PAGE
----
Crash.Net IndyCar News
Hunter-Reay dominates at Milwaukee
6 June 2004
As if notching up his first career Champ Car pole wasn't enough at Milwaukee, Ryan Hunter-Reay lead every single one of the 250 laps at the Milwaukee Mile to take a dominant victory.
Under floodlights as the race quickly moved from the evening light into the darkness of night, Twenty-three year old Hunter-Reay was simply unhindered as he doubled his Champ Car win tally in convincing fashion.
Gaston Mazzacane crashed out before the half-way mark bring out the caution whilst a late yellow came out for debris on the track leaving a 50 lap chase to the chequered.
Championship leader entering the race, Sebastian Bourdais, was the first retirement, whilst Paul Tracy also exited the race after looking too far to the outside of team-mate Patrick Carpentier.
The first lap saw Brit Justin Wilson who made the step from oval race debut to oval race first crash as quick as possible as he half spun and made contact with the wall. No other cars were involved, and it was a mere nose injury to his Wilson's Lola. Taking three laps for his nose-job the gritty Brit was soon back in the chase and was to end the race just shy of the top ten. Not bad for an oval debut.
Fifty laps in it was Sebastian Bourdais who collected the wall after some push in his McDonald's backed car. This ended the run of the hitherto championship leader as he retired and ended up the day down in fourth place in the standings.
Just ten laps after Bourdais' au revoir, Paul Tracy opted for the high side of team-mate Patrick Carpentier and a brief romantic moment with the wall ensued for the Champ Car reigning champ.
Come the eighty-mile mark the race's biggest crash saw Gaston Mazzacane on his Dale Coyne Racing debut make an early race exit in an injury-free bodywork-shedding spin. It was a short debut.
After that it was easy running for Hunter-Reay save for two debris clearing yellow periods, ending with 50 and 35 laps to go, or that it what it seemed to be until the last couple of laps.
With two laps remaining Roberto Gonzalez made a quick visit to the pits with a car on fire, which was extinguished quickly, whilst Rodolfo Lavin collected the wall meaning the race ended under yellows.
“It's a shame, we had a really strong car in the race, we had a penalty at the beginning but we went through that and we starting going forward really quick and up into seventh position then two laps to go we had a problem,” explained Lavin afterwards. “I lost the rear end and corrected, then went really, really high and touched the wall, I just couldn't control it.” No matter, Lavin was still classified in ninth place come the chequered flag.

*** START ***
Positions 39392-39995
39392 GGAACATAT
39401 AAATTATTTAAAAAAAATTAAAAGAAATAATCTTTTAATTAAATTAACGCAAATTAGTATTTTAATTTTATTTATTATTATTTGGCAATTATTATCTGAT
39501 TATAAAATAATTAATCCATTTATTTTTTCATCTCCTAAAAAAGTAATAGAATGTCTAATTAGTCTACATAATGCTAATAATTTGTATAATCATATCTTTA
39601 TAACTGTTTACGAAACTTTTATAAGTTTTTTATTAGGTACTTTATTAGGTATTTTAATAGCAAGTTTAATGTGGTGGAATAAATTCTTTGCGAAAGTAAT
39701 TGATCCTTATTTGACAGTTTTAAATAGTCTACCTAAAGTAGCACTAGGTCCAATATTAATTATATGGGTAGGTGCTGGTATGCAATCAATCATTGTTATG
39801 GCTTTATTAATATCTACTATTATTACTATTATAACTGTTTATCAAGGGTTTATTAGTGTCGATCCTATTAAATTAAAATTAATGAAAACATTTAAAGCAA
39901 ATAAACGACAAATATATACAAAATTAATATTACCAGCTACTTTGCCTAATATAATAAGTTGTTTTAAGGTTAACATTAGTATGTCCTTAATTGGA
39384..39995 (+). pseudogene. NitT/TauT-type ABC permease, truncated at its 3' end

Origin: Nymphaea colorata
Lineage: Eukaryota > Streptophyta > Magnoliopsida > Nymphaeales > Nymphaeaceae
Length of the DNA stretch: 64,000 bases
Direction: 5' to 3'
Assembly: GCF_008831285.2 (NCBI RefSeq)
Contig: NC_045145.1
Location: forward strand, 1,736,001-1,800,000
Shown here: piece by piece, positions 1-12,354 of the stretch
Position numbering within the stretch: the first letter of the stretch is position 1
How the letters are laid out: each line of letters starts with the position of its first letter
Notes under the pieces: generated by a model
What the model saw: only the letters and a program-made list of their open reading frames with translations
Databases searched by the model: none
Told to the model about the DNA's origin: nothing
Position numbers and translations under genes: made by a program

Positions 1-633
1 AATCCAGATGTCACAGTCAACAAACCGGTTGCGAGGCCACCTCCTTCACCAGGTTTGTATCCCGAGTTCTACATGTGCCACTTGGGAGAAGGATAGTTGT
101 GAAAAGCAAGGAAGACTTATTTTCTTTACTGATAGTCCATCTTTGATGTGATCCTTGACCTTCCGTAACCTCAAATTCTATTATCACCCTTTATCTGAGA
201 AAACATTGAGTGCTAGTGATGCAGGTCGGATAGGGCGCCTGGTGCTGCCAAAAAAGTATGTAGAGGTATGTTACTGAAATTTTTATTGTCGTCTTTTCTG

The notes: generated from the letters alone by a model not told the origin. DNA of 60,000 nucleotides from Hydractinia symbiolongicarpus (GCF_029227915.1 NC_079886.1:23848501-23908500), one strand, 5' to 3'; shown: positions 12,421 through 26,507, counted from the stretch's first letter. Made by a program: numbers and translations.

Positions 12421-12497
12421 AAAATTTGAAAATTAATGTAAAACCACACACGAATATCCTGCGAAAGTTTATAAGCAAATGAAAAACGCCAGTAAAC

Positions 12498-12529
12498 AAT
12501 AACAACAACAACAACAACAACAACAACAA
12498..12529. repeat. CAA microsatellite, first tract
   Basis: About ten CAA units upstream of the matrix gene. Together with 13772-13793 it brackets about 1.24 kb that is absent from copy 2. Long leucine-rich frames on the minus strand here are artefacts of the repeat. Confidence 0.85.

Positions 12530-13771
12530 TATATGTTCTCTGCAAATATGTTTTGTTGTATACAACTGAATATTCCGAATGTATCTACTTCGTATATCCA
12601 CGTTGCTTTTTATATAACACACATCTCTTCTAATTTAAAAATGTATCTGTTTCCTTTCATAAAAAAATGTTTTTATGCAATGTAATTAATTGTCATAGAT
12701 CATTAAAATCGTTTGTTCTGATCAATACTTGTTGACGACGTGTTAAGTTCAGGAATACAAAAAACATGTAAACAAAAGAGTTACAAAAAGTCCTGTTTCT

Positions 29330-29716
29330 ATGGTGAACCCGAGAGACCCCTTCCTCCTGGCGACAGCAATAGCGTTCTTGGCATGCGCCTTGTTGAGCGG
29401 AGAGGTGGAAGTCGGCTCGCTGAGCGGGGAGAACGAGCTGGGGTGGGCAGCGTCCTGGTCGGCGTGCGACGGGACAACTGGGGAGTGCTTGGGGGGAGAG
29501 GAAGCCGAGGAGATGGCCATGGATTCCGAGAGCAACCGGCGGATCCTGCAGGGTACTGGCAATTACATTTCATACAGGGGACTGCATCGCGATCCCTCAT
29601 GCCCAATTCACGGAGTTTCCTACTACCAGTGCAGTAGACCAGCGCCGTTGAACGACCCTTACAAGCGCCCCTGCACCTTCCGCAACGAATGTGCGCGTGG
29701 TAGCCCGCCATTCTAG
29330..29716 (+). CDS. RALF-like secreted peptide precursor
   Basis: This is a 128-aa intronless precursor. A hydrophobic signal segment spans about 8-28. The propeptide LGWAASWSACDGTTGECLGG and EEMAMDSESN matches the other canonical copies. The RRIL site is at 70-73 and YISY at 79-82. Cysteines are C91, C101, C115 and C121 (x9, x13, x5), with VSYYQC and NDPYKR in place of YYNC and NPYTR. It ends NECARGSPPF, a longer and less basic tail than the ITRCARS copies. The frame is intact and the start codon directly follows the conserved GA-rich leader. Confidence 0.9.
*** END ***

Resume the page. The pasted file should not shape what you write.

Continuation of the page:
Hunter-Raey's performance marks the first time since Bobby Rahal at Nazareth in 1992 led a Champ Car oval race from start to chequered flag.
"It's great, what a day, geez!" said the race winner as fireworks exploded overhead. "It was such a battle – I mean, with the traffic you couldn't relax for a second, it was unbelievable. The team did a great job though – I owe it all to them.”
So any concerns from inside the cockpit for the race winner? “Just the traffic,” he explains. “Geez, there were some squirly cars out there, it was tough for sure. I just had to keep it all together and stay sharp the entire time."
Coming home in second place after seeing off the early race challenge of his team-mate, was Patrick Carpentier. “I tried really hard,” he explained, “for a while I was behind him [Hunter-Reay] but it was getting a little bit too loose, the whole car was just sliding, just going and going, and I said 'man, there's no way I'm going to catch this guy so I settled for second and at the end I just stayed there and tried to save second place.”
So what of the side by side incident with Paul Tracy? “I went really sideways at the exit there, and I just kept the car in the middle of the track and went in there, and I think I was deeper than Paul thought I would go and he tried to go faster on the outside and he went way too fast – he tried to make it but then he couldn't make it, but that's racing,” reckoned Carpentier to the encounter.
Ultimately, and undeniably, today was Ryan Hunter-Reay's day, and it's unlikely it will be his last Champ Car win.
1. Ryan Hunter-Reay
2. Patrick Carpentier
3. Michel Jourdain Jr
4. Jimmy Vasser
5. AJ Allmendinger
6. Bruno Junqueira
7. Oriol Servia
8. Mario Dominguez
9. Rodolfo Lavin
10. Mario Haberfeld